In 2016 PLJ created Haze Gazer, a crisis analysis and visualisation tool to track and manage the impact of fire and haze events. Haze Gazer combines open, government and social media data to provide a near real-time view of haze and hotspots. Citizen generated data especially have the potential to provide the context needed to really understand the effects of the problem on the local community. In 2018, PLJ conducted an exploratory analysis to estimate air quality using a deep learning model that fuses social media images, satellite and ground sensor information. The approach yielded promising results, but requires further exploration to validate the model as a suitable replacement for or adjunct to traditional air quality monitoring approaches, such as the use of satellite and official weather station data.
Why do we use a different method this time?
- Official air quality information is sparse and expensive, particularly in the developing world.
- People take photos every day and several of them have a view of the sky.
- Using deep learning, we can train a machine learning algorithm to:
- Recognise which photos are indoor / outdoor,
- Recognise which outdoor photos have a view of the sky,
- Extract a ‘haze feature’ using existing dehazing algorithms designed to make photos look clearer, and
- Use that haze feature in a neural net that automatically predicts air quality down to the village level.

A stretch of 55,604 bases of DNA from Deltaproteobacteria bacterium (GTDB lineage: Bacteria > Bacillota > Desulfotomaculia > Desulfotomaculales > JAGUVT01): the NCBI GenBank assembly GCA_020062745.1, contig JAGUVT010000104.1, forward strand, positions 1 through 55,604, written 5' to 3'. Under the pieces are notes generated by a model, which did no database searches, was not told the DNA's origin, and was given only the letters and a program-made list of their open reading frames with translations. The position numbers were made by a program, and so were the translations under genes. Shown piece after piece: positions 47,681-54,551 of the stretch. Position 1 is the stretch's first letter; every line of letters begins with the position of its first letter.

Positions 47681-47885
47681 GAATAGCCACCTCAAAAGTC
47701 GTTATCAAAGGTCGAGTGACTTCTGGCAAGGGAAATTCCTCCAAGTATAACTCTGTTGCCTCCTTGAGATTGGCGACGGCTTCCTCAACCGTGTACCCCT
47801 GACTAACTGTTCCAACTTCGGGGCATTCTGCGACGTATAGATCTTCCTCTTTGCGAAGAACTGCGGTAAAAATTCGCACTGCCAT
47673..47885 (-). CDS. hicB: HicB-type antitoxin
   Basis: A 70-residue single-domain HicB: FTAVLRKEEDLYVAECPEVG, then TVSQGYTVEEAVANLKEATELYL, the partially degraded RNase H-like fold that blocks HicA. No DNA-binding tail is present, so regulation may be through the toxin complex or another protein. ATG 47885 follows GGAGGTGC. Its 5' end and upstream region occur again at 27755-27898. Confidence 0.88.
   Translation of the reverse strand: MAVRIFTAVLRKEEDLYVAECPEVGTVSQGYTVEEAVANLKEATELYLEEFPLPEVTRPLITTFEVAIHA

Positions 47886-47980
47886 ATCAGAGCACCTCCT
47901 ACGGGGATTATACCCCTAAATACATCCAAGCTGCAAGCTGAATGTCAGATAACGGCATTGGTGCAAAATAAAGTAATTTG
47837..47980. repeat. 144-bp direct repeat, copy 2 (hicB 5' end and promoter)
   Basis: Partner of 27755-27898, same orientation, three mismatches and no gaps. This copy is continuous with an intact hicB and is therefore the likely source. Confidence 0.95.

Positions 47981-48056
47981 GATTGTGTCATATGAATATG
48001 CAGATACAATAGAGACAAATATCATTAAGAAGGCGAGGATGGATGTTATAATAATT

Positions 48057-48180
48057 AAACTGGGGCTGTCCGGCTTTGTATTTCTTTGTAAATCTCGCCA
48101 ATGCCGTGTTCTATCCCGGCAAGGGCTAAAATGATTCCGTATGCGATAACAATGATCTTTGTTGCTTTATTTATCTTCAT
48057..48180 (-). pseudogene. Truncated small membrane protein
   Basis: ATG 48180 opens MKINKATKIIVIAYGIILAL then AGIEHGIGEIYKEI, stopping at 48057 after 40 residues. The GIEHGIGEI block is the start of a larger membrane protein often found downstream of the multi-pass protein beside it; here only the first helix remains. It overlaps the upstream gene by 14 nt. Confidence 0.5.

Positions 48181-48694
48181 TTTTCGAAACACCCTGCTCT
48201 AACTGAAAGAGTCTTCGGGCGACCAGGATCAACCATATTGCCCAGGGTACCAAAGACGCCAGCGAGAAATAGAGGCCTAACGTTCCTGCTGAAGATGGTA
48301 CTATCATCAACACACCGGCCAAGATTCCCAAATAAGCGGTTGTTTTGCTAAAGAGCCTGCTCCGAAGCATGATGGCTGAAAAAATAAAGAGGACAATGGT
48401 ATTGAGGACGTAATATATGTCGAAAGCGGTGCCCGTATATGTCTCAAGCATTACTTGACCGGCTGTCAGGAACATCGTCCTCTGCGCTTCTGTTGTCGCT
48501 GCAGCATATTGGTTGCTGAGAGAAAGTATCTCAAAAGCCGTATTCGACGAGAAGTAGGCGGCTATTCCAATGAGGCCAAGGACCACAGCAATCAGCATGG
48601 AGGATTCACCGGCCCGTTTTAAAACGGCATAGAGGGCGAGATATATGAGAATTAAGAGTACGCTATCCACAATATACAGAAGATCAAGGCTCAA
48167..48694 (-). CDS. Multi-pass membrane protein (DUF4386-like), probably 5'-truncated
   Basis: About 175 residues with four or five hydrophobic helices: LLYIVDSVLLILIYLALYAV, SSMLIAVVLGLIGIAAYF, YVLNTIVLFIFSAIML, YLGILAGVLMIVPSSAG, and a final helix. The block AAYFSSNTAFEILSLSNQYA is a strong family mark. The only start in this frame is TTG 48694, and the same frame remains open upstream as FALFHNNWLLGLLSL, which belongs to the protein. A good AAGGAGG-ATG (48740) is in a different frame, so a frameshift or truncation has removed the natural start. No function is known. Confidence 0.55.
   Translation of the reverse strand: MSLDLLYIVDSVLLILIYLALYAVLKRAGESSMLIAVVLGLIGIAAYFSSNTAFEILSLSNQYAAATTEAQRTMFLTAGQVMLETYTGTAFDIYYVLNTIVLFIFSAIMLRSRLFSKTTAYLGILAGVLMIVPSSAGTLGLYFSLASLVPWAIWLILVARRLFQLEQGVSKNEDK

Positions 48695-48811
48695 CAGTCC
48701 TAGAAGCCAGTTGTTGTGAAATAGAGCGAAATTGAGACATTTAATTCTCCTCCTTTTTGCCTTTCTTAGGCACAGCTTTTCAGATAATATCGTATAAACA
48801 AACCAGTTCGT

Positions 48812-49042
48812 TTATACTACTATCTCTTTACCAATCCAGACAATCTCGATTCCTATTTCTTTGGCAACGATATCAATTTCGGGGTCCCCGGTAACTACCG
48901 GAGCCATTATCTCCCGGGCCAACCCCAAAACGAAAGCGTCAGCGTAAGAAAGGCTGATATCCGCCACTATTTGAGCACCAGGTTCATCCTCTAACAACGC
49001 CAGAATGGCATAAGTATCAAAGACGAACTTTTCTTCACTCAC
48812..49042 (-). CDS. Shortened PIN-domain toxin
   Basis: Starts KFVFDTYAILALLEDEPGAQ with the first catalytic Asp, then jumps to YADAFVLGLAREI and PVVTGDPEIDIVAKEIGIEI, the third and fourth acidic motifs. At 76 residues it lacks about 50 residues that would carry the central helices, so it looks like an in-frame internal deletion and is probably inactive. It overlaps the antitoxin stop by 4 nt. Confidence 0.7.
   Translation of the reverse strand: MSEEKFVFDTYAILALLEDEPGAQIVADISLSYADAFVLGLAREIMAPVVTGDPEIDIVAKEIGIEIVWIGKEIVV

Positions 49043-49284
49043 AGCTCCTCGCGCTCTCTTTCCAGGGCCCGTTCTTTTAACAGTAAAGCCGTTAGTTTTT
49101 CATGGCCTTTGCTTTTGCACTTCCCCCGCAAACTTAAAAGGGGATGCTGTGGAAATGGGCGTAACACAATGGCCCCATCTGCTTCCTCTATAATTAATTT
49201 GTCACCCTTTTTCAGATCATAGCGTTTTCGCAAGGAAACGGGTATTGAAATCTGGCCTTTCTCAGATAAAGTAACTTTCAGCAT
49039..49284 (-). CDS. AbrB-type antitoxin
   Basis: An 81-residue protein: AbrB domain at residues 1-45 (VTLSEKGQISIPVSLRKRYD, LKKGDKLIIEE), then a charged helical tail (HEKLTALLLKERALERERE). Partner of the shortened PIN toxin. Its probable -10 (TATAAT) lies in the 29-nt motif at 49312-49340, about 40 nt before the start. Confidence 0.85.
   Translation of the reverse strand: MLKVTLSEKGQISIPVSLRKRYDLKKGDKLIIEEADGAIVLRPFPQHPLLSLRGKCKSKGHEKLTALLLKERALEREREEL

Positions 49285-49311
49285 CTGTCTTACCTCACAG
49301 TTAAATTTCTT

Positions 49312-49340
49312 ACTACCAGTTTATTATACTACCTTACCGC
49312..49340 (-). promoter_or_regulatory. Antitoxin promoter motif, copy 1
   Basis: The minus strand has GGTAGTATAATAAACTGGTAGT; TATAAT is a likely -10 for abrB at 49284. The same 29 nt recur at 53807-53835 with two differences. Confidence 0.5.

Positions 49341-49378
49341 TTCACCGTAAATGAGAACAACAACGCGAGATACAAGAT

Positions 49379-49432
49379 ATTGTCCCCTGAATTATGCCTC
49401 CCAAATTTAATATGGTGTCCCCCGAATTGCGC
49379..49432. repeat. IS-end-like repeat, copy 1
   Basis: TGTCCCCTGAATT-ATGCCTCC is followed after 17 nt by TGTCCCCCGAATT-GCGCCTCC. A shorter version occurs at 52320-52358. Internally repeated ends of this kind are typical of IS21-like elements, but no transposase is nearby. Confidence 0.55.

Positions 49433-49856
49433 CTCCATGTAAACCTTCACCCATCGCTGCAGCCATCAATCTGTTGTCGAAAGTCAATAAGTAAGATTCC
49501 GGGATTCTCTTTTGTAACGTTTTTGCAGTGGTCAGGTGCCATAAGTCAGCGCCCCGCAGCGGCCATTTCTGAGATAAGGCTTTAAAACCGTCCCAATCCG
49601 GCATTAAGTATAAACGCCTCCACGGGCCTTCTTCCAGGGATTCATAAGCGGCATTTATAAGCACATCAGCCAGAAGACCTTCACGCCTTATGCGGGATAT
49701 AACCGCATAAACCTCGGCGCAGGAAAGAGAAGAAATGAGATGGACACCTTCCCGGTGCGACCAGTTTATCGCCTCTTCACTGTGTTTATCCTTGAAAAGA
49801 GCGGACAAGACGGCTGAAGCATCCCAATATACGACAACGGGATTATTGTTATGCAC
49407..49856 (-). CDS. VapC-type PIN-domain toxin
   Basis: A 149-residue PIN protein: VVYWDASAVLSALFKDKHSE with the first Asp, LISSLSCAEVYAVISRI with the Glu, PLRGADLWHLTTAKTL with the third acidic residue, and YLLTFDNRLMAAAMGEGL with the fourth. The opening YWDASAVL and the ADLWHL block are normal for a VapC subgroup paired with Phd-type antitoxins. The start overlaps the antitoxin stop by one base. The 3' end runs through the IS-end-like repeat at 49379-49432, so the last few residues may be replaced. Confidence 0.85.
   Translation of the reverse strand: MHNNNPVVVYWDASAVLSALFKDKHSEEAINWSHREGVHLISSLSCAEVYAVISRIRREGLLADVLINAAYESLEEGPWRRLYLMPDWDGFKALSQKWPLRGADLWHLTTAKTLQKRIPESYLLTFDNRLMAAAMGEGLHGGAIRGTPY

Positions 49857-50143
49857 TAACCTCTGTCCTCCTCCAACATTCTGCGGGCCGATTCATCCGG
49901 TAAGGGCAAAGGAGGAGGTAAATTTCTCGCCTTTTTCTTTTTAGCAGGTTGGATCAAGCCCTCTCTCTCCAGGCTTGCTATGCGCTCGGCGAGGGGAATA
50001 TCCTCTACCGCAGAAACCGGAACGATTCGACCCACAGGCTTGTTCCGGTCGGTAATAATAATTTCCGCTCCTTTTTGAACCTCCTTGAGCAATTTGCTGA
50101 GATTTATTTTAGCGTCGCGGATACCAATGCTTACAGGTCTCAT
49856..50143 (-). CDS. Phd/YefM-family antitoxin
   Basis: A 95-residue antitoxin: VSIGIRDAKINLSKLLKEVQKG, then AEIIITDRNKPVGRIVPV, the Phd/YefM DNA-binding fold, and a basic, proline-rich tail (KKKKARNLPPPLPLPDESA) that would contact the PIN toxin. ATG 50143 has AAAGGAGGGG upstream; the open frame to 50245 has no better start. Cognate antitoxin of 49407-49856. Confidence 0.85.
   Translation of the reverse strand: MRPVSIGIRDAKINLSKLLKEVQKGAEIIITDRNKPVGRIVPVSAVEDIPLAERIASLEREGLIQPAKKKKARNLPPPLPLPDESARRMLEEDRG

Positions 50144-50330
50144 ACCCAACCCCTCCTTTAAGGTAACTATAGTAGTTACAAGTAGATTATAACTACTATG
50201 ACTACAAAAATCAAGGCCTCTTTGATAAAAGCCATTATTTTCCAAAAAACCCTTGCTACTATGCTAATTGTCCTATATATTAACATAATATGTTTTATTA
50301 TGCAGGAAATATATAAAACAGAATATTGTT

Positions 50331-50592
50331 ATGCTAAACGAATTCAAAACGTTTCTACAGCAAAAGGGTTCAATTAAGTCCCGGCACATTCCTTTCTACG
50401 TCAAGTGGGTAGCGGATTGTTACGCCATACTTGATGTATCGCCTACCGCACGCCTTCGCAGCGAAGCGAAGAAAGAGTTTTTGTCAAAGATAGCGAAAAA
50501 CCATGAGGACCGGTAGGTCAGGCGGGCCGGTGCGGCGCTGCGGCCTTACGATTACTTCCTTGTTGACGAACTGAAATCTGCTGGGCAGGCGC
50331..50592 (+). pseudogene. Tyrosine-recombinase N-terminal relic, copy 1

The beginning of endless opportunities
Facebook AI and the University of Edinburgh were the main drivers behind having the global impact challenges convened at this highly acknowledged computer vision conference. Mentors were drawn from leading Silicon Valley firms, and Pulse Lab Jakarta’s data scientist was fortunate to be paired up with the machine learning lead at CrowdAI who was fantastic in giving essential technical advice on how to tailor the nowcasting air pollution project and providing introductions regarding key experts in this area who can contribute to shaping our research going forward.
We came away from the conference excited at the level of enthusiasm we observed from the world’s leading computer vision experts who lent their technical skills and advisory support to address some of the world’s most serious challenges. With our niche access to social media companies, our AI expertise in house and prime location within the social media capitals of the world, we are uniquely positioned to embark on identifying how social media imagery can better showcase air pollution around the region in real-time rather than waiting for the effects to become more obvious through medical interventions. We also have a state-of-the-art visualisation platform that presents data regarding natural disasters from several unconventional data sources in a simple, intuitive and visually-appealing way that can be repurposed for visualising this data.
We recognise that air pollution is a global challenge that calls for cross-sector collaboration and citizen engagement and we’re keen to collaborate with other entities working to address this issue in Indonesia and across the region. If you’re interested in knowing more about our approach, please get in touch with us.
Pulse Lab Jakarta is grateful for the generous support from the Government of Australia.